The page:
19/7/2006 - Mike Coupe, 133km from the Malverns
I guess most people were aware that Wednesday 19th June was shaping up to be a very good day. Weatherjack had said 'there's the tantalizing prospect of 8000 ft (yes 8000 ft!) cloudbase'. It turned out to be the hottest July day for over a century, and followed a period of hot and dry weather, and indeed, was exceptional...Luckily I had a day off work, and after rearranging a meeting I was free to go flying.
The wind was forecast to be easterly early on, veering ground to the south in the afternoon. The day wasn't likely to get hot enough for cumulus until the early afternoon, so Mere was a possibility, but I thought that the Malverns were a better bet for a decent flight. By the time I was leaving Bath at 10am, the wind was picking up, and I thought it might be too strong, but a quick call to Fiona Macaskill who was already on the way to the Malverns convinced me it was worth a try.
I arrived at Kettle Sings at about 12.30. It was obvious as I walked up the back of the hill that it was pretty windy. Howard was already flying - whenever he got up above ridge height, I could see that he wasn't making much forward progress, and there didn't seem to be much lift around. Realizing that top-landing would be tricky, I decided to wait for a bit to see what happened. A cumulus started forming above the hill at around 1pm, and it was so high, I had to go!
I launched into a lull, and then had a rather uncomfortable 30 minutes soaring in front of the hill in quite strong winds until a huge thermal whipped 5 or 6 of us upwards. A gaggle formed consisting of Fiona Mackaskill, Tim Guilford, Innes Powell, myself and a couple of others. The first thermal finally petered out at about 7900ft, and then we were off on a brisk downwind glide.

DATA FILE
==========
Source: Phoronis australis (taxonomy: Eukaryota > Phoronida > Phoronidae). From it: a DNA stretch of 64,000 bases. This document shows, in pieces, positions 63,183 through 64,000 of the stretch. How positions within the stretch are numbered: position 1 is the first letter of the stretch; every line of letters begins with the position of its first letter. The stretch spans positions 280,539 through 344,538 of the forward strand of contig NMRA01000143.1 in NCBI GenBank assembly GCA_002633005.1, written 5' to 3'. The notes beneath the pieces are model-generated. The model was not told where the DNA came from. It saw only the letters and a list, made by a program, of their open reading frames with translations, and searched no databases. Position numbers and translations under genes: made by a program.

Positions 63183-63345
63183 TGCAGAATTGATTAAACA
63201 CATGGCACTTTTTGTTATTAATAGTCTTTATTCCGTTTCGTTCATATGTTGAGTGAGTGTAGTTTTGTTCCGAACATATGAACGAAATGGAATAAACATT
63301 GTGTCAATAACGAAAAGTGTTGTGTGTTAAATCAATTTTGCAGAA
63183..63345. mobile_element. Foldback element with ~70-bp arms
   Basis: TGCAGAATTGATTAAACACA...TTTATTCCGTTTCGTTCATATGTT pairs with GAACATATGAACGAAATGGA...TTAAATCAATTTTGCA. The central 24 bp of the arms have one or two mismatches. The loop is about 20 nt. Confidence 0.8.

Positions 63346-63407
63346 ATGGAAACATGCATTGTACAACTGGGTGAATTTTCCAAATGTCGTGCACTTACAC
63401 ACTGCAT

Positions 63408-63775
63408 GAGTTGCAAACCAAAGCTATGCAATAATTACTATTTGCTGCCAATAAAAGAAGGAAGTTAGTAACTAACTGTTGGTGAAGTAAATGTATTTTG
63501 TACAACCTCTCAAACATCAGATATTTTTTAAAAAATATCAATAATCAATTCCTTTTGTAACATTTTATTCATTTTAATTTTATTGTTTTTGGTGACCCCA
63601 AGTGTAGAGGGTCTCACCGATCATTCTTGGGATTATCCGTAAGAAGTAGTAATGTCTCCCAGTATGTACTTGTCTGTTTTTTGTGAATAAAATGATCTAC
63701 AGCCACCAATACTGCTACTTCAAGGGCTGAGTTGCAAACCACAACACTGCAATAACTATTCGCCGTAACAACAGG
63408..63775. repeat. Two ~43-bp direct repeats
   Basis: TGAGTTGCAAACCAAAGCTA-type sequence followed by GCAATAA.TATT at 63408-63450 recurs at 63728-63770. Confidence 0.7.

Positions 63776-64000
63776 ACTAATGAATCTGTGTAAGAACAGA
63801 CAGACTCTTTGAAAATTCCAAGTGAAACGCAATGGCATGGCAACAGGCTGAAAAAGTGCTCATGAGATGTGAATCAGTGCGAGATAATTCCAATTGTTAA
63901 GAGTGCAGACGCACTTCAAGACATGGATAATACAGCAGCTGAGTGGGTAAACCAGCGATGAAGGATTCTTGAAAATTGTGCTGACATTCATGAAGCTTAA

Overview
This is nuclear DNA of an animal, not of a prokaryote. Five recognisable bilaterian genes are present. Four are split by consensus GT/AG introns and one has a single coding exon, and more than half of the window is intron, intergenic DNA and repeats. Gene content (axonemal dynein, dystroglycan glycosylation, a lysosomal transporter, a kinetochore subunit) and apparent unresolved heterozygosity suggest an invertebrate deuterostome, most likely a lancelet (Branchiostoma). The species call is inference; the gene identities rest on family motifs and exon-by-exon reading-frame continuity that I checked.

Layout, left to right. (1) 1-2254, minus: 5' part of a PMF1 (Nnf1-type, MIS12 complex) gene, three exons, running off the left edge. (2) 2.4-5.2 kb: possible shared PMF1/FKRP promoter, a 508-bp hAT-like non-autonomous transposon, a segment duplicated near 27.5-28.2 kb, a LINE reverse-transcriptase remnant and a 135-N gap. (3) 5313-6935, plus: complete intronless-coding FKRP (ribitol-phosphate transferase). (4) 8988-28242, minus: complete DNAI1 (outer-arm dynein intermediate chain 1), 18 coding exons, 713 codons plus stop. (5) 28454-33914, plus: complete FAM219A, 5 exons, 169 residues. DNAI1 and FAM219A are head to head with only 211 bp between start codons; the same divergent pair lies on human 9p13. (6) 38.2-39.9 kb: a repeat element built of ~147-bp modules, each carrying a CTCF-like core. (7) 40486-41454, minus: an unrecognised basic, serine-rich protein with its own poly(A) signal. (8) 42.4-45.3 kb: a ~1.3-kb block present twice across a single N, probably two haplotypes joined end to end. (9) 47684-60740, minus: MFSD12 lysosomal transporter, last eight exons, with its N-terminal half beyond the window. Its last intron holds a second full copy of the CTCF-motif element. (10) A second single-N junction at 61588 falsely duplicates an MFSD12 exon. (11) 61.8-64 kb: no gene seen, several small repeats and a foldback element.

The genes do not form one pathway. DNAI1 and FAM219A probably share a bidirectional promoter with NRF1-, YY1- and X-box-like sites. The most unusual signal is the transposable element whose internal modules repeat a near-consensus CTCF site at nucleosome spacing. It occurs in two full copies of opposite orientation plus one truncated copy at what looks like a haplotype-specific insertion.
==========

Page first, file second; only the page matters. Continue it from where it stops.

Multiple inversion layers made the first hour or so pretty slow going. The gaggle worked really well together identifying weak thermals, and we made good ground drifting along in the tailwind. The crux came at about 60km; the gaggle had split up, and Tim and I had got pretty low, dropping below the inversion layer. We went on a do-or die glide into a tight little valley, and happily Tim found a strong climb out from about 200ft above a small wooded slope. I nipped in below, and managed to get into the same thermal. After a rough climb, which eventually smoothed out into a massive 2 m/s thermal, we made a bit of an error. Our airmaps showed a flight level at 6500ft, but subject to note 7. Unfortunately note 7 had been cut off the airmap to fit it into the flight deck, and we didn't realize that the flight level was only active at night. After much radio chatter, we decided to play it safe and pulled out of the most enormous smooth thermal which would have probably taken us to 10 grand, which was where the base had risen to by then. Oh well!
Pushing on, the flight became pretty cruisy for a while, flying over the Mynd and Corndon in a long convergence line of smooth lift all the way to 100km. The last section of the flight was very slow going, drifting along in zeros and ones for 20km over serious boonies as we approached Lake Bala. By then, the view had opened out to take in the Welsh coast, Snowdonia and all the way back into England - fantastic.
The day seemed like it was coming to an end by then, and the next section was over a high pass into Snowdonia proper. The lift was dying, and I could see sea air coming up the valleys towards us. We decided that a long walk out was not what we needed, so Tim Guilford and I landed together at the west end of Lake Bala. Ten minutes after we were down, a huge line of convergence cloud set up heading into Snowdonia so maybe another 20 or 30km would have been possible.
A six hour retrieve meant I didn't get home until 2am, but it was worth it to be out on what I guess was probably some of the best conditions ever seen in the UK.